Technology, in particular, digital technology – which includes the explosion of the Internet of Things (IoT), is ubiquitous. Writers such as Neil Postman (Technopoly) and Nicholas Carr (The Shallows), along with many others, have written extensively on the effects and impact of technology on our lives. I agree with them. One aspect of the confluence between this technology and ourselves which doesn’t get as much attention is how technology also re-wires our perspectives on religion. Some of this reconfiguration is direct (such as affecting our attention span) while others are more subtle and indirect. It is the latter that I wish to discuss here. Continue reading “How Technology Influences Our Non-Technological Sensibilities”
The following audio is from a talk delivered for the MSA at the University of California Riverside on March 31st, 2015. The topic was about improving prayer to make one a more effective believer.
The Shallows, by Nicholas Carr.
The Willpower Instinct, by Kelly McGonigal.
Surah al-Fatihah — Points to Ponder, by Nouman Ali Khan.
I was asked by several folks at the 2013 APRetreat what I have been and would be reading. These are the books I hope to read over the summer:
 Carolyn Steel’s, Hungry City: How Food Shapes Our Lives.  The Shallows by Nicholas Carr;  John Dewey’s, Art As Experience;  John Coltrane and Black America’s Quest for Freedom: Spirituality and the Music by Leonard Brown;  The Society of the Spectacle by Guy Debord;  John Abramson’s, Overdosed America: The Broken Promise of American Medicine;  Technopoly, by Neil Postman;  Eat To Live by Joel Fuhrman;  Living in the Labyrinth of Technology, by Willem H. Vanderburg;  Elizabeth Abbott’s, Sugar;  Driven To Distraction by Edward M. Hallowell and John J. Ratey;  The Good Food Revolution: Growing Healthy Food, People, and Communities by Will Allen;  al-Ittiqan fi ‘Ulum al-Qur’an by al-Suyuti;  Cultivating Food Justice: Race, Class and Sustainability, edited by Alison Hope Alkon and Julian Agyeman.
- A video by Carolyn Steel explaining her book, Hungry City.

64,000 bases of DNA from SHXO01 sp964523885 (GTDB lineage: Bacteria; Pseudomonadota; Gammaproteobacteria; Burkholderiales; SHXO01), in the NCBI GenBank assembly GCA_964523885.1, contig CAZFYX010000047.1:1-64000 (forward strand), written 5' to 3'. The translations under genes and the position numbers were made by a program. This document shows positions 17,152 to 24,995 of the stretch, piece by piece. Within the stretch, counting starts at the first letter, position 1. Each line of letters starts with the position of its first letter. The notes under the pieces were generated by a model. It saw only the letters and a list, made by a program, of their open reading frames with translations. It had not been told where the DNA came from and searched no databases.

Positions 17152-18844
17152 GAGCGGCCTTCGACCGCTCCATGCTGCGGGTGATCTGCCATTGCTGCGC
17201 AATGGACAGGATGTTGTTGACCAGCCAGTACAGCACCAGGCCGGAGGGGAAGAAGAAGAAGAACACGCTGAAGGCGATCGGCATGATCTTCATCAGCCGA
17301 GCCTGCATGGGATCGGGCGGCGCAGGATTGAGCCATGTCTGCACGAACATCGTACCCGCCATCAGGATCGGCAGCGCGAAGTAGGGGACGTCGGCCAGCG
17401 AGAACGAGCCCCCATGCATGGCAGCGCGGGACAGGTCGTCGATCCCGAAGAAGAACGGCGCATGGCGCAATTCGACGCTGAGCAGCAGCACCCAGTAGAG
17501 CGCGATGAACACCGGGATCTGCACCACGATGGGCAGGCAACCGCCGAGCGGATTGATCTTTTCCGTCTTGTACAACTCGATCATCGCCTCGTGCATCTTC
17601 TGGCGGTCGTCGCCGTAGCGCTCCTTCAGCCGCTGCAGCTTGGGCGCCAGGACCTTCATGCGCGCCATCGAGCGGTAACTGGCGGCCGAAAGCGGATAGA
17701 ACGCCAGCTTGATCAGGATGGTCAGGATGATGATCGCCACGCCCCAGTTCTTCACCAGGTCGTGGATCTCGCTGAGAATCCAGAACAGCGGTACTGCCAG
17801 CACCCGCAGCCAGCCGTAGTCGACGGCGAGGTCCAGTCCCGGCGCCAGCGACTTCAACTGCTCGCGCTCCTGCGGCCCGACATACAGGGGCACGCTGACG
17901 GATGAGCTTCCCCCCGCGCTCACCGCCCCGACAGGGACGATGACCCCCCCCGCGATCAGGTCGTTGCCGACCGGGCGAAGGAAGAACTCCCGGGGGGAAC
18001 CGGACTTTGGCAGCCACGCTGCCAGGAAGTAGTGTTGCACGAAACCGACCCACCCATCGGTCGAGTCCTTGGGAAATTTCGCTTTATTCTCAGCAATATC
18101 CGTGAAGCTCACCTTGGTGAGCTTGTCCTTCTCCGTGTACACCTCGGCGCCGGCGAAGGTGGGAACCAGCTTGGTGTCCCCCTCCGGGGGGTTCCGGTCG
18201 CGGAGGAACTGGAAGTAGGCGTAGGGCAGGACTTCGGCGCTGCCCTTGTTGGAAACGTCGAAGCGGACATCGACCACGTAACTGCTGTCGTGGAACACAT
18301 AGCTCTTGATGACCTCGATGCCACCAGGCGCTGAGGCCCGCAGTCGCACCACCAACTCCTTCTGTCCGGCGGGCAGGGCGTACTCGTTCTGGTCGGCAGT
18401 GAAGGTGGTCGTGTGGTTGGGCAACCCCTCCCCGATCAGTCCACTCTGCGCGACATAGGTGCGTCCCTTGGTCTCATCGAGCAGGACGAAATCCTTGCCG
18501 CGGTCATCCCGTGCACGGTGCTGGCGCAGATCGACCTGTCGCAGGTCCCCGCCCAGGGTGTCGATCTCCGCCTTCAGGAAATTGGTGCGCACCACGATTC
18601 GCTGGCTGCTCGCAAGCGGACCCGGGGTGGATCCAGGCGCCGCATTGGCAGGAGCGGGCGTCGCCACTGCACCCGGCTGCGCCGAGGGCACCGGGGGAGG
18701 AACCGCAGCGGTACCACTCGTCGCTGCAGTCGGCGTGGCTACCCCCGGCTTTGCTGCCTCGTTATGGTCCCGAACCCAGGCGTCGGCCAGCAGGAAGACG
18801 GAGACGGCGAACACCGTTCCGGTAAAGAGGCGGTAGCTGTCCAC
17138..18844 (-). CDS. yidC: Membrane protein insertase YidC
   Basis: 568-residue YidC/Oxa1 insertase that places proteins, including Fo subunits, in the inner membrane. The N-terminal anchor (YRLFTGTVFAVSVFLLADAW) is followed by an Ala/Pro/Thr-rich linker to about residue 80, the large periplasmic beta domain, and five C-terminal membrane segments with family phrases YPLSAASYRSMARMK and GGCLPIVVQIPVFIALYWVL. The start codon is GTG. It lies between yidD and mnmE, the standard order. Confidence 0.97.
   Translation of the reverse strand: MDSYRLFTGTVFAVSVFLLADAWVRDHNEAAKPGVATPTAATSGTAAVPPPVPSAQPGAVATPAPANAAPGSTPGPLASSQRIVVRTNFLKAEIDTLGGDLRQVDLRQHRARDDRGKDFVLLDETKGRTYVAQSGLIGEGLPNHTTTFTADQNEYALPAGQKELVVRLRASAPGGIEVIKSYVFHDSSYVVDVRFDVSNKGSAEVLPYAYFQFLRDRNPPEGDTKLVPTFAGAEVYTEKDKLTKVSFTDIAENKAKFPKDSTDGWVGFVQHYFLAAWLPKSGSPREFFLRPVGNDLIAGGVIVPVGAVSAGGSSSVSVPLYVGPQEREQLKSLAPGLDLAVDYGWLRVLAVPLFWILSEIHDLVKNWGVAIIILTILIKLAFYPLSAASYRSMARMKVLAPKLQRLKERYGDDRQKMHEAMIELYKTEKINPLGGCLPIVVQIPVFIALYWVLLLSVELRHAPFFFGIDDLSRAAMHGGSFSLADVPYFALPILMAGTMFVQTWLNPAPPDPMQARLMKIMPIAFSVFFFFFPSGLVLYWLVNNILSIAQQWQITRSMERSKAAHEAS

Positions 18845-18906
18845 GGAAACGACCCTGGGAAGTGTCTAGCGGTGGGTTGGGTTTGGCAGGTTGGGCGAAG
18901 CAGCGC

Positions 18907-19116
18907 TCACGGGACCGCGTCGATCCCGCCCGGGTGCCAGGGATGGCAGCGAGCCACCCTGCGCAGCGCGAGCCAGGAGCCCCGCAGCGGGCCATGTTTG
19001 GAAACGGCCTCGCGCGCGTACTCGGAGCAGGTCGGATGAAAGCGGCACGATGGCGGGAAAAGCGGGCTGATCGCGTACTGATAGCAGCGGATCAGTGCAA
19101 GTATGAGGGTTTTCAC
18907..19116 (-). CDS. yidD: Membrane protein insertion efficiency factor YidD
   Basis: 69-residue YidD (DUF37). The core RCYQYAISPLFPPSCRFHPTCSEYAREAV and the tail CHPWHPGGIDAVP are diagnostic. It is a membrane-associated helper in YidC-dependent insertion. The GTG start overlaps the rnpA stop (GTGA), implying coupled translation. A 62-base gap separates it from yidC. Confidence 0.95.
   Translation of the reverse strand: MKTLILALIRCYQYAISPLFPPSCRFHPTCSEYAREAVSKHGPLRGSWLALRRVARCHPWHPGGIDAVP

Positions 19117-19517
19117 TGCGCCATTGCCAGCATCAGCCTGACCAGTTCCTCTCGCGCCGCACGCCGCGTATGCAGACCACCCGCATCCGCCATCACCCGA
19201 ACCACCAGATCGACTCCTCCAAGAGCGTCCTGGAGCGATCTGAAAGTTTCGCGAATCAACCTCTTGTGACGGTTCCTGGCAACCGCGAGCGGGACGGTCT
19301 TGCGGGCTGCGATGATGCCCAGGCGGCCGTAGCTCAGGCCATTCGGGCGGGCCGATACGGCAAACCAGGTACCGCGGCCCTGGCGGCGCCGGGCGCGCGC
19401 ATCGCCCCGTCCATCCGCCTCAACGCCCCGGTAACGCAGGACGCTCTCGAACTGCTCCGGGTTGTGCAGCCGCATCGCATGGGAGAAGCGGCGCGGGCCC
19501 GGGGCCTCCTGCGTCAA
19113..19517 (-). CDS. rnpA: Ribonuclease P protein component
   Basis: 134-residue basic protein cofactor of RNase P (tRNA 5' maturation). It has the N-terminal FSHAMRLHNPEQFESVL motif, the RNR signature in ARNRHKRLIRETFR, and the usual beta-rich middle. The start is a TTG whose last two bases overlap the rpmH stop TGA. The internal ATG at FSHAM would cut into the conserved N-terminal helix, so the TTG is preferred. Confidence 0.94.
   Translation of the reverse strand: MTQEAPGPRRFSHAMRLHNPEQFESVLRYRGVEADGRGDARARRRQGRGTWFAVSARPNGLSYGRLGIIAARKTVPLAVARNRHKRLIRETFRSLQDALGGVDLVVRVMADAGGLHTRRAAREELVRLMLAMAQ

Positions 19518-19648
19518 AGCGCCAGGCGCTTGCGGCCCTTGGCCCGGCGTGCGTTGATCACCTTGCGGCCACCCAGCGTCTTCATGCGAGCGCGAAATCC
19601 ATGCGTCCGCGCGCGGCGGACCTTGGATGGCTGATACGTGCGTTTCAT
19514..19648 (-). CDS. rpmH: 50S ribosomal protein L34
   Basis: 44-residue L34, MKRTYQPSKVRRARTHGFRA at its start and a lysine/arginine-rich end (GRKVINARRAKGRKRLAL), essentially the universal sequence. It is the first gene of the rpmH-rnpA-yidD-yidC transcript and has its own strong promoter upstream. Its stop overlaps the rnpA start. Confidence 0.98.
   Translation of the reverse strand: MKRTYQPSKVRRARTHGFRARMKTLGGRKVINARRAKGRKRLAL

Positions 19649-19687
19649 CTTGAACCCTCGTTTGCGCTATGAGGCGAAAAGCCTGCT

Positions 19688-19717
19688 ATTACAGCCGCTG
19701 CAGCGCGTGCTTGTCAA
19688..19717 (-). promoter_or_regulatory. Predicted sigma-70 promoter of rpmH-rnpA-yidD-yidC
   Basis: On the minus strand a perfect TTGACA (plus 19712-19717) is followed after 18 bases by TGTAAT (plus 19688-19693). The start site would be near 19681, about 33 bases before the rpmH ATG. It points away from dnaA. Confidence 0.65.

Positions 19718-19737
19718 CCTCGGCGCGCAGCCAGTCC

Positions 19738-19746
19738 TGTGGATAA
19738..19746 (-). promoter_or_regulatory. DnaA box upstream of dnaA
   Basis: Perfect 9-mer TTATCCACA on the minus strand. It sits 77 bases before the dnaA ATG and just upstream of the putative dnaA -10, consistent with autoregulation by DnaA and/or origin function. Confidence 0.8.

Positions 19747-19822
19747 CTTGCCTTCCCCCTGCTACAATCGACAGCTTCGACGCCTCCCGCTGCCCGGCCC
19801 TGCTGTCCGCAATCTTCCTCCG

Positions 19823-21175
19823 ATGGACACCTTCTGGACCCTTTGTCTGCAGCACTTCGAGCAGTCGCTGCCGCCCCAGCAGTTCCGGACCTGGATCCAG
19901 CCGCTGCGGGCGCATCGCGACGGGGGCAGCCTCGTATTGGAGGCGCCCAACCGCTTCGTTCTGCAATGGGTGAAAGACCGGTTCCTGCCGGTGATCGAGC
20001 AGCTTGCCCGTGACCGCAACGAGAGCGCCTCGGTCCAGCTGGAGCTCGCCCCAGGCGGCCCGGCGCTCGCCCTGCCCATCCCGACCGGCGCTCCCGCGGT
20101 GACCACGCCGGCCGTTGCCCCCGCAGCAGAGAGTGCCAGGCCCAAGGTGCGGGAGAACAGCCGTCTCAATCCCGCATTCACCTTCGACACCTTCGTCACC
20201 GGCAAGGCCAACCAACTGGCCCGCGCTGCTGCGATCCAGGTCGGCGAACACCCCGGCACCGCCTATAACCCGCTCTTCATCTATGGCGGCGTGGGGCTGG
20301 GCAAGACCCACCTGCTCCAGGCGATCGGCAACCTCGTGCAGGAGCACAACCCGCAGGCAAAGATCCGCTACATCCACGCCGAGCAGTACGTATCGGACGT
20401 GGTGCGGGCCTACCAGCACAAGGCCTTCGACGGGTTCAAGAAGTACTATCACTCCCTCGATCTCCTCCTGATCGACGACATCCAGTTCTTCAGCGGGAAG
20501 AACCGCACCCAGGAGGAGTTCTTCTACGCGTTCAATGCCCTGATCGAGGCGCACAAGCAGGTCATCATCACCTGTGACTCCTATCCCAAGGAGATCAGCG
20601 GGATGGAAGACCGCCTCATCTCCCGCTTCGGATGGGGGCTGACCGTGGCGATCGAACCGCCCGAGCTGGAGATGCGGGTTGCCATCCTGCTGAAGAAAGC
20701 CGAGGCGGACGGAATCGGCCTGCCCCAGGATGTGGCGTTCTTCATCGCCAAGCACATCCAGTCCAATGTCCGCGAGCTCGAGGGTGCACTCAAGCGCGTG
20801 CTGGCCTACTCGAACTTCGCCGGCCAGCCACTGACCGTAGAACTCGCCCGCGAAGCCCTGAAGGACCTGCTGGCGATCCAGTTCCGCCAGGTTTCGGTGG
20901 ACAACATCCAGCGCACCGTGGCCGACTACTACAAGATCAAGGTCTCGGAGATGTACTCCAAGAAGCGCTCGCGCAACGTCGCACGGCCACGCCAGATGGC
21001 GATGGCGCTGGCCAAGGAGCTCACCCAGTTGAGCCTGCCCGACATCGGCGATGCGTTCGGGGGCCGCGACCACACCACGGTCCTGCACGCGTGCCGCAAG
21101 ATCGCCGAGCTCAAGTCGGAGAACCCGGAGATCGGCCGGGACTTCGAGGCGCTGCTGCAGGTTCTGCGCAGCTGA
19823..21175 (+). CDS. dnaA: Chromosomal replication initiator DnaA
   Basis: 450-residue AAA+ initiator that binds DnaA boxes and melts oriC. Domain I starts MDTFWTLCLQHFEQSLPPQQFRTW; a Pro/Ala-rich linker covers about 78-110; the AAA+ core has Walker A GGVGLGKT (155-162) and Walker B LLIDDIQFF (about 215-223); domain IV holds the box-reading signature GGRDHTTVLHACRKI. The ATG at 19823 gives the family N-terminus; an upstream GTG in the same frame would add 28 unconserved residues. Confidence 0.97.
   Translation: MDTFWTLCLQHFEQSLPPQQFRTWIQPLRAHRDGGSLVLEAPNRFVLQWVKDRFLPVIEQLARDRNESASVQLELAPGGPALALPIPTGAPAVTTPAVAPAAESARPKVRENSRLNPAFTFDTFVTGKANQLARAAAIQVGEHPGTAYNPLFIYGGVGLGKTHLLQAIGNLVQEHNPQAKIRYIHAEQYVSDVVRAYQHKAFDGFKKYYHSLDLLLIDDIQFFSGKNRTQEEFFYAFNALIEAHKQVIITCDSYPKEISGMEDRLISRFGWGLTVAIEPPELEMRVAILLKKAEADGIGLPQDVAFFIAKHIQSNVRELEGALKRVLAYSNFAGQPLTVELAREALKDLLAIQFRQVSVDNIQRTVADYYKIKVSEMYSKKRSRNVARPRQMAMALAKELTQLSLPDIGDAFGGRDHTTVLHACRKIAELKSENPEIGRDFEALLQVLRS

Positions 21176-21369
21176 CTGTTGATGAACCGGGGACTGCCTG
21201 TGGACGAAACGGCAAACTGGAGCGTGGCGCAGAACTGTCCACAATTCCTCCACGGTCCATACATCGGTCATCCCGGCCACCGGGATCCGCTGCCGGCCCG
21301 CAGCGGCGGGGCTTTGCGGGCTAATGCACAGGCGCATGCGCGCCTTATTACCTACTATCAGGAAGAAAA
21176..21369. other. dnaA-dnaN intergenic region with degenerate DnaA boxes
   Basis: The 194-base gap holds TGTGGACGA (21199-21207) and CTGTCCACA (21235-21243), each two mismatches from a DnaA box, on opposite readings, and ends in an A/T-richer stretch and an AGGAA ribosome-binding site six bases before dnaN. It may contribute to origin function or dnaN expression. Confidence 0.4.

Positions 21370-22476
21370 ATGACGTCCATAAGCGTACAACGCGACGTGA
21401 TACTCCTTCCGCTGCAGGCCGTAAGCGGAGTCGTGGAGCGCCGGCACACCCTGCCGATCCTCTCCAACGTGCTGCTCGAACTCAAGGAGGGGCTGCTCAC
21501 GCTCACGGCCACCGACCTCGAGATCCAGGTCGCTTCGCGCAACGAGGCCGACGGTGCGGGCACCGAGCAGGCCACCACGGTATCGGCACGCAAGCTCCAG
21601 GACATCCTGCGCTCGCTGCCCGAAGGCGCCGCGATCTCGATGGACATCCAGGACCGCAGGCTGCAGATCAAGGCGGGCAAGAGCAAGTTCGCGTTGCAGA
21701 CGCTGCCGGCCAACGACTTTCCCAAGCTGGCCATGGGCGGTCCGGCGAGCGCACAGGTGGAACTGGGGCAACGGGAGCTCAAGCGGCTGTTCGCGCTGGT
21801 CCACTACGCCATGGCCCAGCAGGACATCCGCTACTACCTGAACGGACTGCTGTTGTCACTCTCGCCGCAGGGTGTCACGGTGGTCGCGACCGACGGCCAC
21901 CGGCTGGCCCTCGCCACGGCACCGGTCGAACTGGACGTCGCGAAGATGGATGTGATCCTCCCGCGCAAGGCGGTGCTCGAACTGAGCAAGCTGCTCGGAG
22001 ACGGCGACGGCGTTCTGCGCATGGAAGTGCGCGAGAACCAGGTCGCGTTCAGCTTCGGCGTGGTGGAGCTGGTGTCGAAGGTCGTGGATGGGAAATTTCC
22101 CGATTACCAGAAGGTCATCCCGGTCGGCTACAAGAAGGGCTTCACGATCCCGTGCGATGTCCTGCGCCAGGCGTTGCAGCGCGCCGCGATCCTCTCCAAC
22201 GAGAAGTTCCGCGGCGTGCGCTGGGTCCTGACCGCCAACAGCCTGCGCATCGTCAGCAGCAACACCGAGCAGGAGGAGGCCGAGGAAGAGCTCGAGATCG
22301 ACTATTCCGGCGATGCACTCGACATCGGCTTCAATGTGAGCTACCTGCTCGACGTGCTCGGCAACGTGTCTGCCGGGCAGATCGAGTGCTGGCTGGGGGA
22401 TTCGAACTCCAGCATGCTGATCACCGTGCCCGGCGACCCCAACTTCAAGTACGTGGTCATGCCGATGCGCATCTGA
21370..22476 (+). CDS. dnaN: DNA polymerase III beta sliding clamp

- A short podcast discussing Cultivating Food Justice.
- A short podcast discussing Technopoly and other titles.
- Another short podcast discussing Technopoly.
- A video of Nicholas Carr discussing The Shallows.
- A video of Will Allen discussing some principles from The Good Food Revolution.
“Everybody’s got a cell phone that makes pancakes so they don’t want to rock the boat. They don’t want to make any trouble. People have been bought off by gizmos and toys in this country. No one questions things anymore.” — George Carlin.
The following audio clip is from a talk I gave at at the Islamic Center of New England (ICNE – Sharon), March 8th, 2013.
A note on texts and “tradition”:
“When artistic objects are separated from both conditions of origin and operation in experience, a wall is built around them that renders almost opaque their general significance, with which esthetic theory deals. Art is remitted to a separate realm, where it is cut off from that association with the materials and aims of every other form of human effort, undergoing, and achievement.” — John Dewey, from Art As Experience.
A reminder on what this course is about:
إنما يعرف فضل الشيء بثمرته
“The excellence of a thing is known by its fruit.” – Ibn al-Jawzi.
What are desires/Hawa?:
الهوى ميل الطبع إلى ما يلائمه ولا يذّم هذا المقدار إذا كان المطلوب مباحا
“Passions are the inclination of one’s natural character or disposition to whatever pleases it, and should not be vilified in as much as what is being sought is permissible.” – Ibn al-Jawzi.
وإنما يذم الإفراط فيه, فمن أطلق الهوى فلأن الغالب فيه ما لا يحل أو يتأول المباح بإفراطه